This exhibition, a major solo exhibition by French artist, Philippe Parreno, his first in China, is dedicated to the late Xavier Douroux whose influence on Parreno’s career cannot be overstated.
Curated by the Director of the museum, Larys Frogier, Parreno’s first exhibition in China will occupy four of the museum’s six floors, also extending to its seventh floor glass rooftop.
Over the past 20 years, Parreno has radically redefined the exhibition going experience by exploring its possibilities as a medium in its own right. Realised in dialogue with the physicality and functionality of the museum’s architecture, the exhibition will alter the building’s current existence through an unexpected use of time, space, light, and sound to become a semi automated puppet, a perpetual motion of events in which Parreno subverts the conventions of the gallery space.
Curator of the exhibition, Larys Frogier, states: “Parreno invites visitors to engage with contradictory notions of the physical, emotional, and conceptual. He blurs the distinction between reality and fiction to create an all-encompassing world of endless possibilities.”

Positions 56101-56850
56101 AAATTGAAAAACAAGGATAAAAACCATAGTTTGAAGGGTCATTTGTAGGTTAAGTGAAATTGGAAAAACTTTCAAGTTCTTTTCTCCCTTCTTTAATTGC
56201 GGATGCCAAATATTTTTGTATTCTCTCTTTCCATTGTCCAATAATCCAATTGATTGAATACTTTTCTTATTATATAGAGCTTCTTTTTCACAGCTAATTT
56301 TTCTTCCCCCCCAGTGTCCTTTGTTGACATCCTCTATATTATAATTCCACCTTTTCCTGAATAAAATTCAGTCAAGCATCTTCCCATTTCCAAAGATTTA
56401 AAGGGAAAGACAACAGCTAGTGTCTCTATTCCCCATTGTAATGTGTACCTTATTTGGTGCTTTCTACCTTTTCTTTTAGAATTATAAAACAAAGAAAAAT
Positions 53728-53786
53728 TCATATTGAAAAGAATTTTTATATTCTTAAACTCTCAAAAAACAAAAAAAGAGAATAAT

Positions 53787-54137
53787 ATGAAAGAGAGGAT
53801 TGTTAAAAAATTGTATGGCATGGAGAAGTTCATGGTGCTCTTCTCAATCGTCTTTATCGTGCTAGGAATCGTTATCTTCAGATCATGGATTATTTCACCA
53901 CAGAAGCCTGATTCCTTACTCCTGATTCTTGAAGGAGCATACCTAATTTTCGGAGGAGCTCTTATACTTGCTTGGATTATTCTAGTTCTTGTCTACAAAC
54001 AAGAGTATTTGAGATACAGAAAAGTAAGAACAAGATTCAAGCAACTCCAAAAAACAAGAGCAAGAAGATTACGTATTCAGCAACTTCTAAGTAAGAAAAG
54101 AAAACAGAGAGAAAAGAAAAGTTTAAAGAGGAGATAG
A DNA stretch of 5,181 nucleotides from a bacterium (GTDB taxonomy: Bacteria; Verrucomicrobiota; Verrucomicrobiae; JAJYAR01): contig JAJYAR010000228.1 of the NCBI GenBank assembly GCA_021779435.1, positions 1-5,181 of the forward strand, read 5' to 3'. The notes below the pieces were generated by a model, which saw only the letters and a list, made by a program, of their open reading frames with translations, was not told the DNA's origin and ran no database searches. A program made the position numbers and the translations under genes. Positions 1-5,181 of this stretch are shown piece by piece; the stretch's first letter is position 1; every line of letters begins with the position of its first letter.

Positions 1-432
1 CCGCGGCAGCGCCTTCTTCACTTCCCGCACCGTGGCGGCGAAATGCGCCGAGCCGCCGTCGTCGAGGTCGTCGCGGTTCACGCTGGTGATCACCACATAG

By manipulating light, shadow, and duration, Parreno will guide visitors through a constantly evolving space. The artist will cover various windows of the renovated Art Deco building with blinds that will act as eyelids to the building, opening and closing in different locations, and to variable time sequences—each gallery space shifts from darkness to twilight, and then to full light. Some blinds will be activated using motors, but for the very first time the artist will work with “dalang” performers to operate the remainder. A “dalang” refers to the puppeteer in an Indonesian Wayang performance; traditionally controlling the white screen and lighting that together create the shadow puppets that make up the performance.
On the museum’s glass rooftop, Parreno will install a heliostat that will direct sunlight into the fourth floor space in a carefully choreographed ensemble of natural light that dances in sync with the movement of the blinds.
Rockbund Art Museum
No.20 Huqiu Road
Shanghai | China